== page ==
> 3.       Content designed for mobile devices only
> 
> *         A stated requirement should be to define tolerance for using new
> techniques as a replacement for traditional techniques (for now, newer
> techniques include HTML5, ARIA and CSS3 -- but in the future, something
> could replace them as well).
> 
> *         A stated requirement should be to define tolerance for ignoring
> legacy techniques
> 
> *         The tolerance requirement should be more specific about
> granularity (by WCAG failure?) or other inputs to tolerance
> 
> *         The tool & browser independence requirement should be more
> specific
> 
> *         The audience section should either define some of needs or
> provide more guidance so that we're sure the requirements  make sense for
> the audience
> 
> 
> 
> Hope these suggestions are useful and not too repetitive .. in summary,
> both developers & end users benefit when content is made accessible for
> the environments it was designed for.
> 
> 
> 
> Thanks!
> 
> Aaron
> 
> Aaron Leventhal
> Senior Product Manager, Accessibility
> Research In Motion (RIM)
> www.blackberry.com/accessibility<http://www.blackberry.com/accessibility>
> 
> ---------------------------------------------------------------------
> This transmission (including any attachments) may contain confidential
> information, privileged material (including material protected by the
> solicitor-client or other applicable privileges), or constitute non-public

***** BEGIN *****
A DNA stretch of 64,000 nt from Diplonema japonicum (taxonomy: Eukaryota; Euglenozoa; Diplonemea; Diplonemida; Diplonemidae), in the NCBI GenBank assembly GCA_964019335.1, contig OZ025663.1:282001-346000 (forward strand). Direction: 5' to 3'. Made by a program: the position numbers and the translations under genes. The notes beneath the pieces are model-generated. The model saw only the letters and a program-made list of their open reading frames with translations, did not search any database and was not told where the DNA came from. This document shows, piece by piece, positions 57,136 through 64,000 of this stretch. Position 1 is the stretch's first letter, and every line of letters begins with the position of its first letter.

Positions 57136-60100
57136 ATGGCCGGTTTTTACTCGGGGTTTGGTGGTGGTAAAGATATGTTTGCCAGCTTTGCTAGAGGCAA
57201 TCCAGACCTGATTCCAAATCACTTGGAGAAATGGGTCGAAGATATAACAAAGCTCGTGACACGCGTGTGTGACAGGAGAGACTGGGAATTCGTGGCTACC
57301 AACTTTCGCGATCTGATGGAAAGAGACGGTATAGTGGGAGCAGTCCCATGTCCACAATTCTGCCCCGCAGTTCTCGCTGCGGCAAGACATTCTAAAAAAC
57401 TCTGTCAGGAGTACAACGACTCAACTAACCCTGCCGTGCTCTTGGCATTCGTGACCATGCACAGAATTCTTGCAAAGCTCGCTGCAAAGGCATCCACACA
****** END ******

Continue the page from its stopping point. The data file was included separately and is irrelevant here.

> information. Any use of this information by anyone other than the intended
> recipient is prohibited. If you have received this transmission in error,
> please immediately reply to the sender and delete this information from
> your system. Use, dissemination, distribution, or reproduction of this
> transmission by unintended recipients is not authorized and may be
> unlawful.

---------------------------------------------------------------------
This transmission (including any attachments) may contain confidential information, privileged material (including material protected by the solicitor-client or other applicable privileges), or constitute non-public information. Any use of this information by anyone other than the intended recipient is prohibited. If you have received this transmission in error, please immediately reply to the sender and delete this information from your system. Use, dissemination, distribution, or reproduction of this transmission by unintended recipients is not authorized and may be unlawful.
Received on Friday, 14 October 2011 17:43:59 GMT

This archive was generated by hypermail 2.3.1 : Friday, 8 March 2013 15:52:12 GMT